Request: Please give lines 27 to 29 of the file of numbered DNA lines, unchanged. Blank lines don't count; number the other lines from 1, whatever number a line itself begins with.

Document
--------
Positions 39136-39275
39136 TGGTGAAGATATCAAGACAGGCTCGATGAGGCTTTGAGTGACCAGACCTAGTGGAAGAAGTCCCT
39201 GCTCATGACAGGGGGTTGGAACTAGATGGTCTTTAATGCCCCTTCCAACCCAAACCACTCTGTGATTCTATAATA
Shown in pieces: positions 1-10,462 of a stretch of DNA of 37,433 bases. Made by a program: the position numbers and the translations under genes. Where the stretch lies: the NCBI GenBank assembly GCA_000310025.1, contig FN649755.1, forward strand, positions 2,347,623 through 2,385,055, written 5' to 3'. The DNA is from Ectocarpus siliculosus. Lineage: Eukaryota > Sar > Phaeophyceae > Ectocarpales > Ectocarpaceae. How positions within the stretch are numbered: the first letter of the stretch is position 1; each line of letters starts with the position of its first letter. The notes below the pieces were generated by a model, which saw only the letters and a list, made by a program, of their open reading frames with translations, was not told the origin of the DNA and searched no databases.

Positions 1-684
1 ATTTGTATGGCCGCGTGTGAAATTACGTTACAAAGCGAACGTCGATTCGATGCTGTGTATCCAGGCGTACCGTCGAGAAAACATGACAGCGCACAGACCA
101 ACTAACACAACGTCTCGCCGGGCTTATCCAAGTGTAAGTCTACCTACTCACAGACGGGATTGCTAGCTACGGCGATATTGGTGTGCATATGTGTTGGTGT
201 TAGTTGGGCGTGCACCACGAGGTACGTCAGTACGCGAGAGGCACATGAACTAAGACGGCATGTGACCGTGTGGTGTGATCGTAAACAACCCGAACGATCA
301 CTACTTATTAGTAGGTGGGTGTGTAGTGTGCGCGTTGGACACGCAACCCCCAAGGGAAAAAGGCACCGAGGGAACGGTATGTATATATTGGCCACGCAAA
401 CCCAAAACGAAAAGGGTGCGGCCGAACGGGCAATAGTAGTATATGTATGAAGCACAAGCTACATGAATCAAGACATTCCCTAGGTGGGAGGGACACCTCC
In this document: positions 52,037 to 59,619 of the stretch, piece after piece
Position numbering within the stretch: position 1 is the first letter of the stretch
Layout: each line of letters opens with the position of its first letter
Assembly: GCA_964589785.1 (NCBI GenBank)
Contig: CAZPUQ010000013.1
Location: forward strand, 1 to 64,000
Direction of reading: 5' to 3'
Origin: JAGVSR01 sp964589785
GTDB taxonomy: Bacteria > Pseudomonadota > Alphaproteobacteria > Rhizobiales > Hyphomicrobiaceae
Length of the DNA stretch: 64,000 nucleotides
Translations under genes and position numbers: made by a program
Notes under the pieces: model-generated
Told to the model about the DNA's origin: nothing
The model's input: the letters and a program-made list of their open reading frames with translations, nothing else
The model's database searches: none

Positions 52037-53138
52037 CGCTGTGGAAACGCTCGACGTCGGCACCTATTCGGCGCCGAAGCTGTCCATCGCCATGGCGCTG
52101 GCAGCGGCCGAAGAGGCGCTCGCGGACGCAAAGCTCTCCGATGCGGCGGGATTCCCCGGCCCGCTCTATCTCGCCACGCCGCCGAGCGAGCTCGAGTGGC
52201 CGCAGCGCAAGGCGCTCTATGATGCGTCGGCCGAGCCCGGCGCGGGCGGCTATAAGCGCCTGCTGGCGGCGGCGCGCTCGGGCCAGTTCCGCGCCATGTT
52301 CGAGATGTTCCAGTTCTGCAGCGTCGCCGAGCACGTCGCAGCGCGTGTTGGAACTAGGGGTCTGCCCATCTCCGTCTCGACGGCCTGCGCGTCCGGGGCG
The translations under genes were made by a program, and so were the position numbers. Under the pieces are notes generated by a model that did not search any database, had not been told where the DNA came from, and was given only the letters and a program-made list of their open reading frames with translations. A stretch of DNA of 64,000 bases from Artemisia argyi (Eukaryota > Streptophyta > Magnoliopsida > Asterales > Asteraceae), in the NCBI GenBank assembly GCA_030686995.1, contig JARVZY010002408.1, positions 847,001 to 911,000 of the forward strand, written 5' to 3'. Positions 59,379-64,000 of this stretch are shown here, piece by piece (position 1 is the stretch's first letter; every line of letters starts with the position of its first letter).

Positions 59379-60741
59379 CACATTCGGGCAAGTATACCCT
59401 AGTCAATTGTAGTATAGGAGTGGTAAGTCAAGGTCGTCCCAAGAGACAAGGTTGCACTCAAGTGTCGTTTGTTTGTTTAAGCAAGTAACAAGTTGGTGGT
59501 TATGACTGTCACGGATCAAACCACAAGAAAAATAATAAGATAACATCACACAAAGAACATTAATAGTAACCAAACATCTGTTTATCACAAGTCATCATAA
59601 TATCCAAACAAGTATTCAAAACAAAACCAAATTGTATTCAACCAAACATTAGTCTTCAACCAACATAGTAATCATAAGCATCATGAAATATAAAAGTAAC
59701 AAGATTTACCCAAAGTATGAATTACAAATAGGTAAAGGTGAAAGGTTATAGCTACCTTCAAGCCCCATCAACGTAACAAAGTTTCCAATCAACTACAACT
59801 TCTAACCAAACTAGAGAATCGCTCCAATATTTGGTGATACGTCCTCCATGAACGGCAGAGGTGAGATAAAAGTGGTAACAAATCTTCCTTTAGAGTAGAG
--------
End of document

52037 CGCTGTGGAAACGCTCGACGTCGGCACCTATTCGGCGCCGAAGCTGTCCATCGCCATGGCGCTG
52101 GCAGCGGCCGAAGAGGCGCTCGCGGACGCAAAGCTCTCCGATGCGGCGGGATTCCCCGGCCCGCTCTATCTCGCCACGCCGCCGAGCGAGCTCGAGTGGC
52201 CGCAGCGCAAGGCGCTCTATGATGCGTCGGCCGAGCCCGGCGCGGGCGGCTATAAGCGCCTGCTGGCGGCGGCGCGCTCGGGCCAGTTCCGCGCCATGTT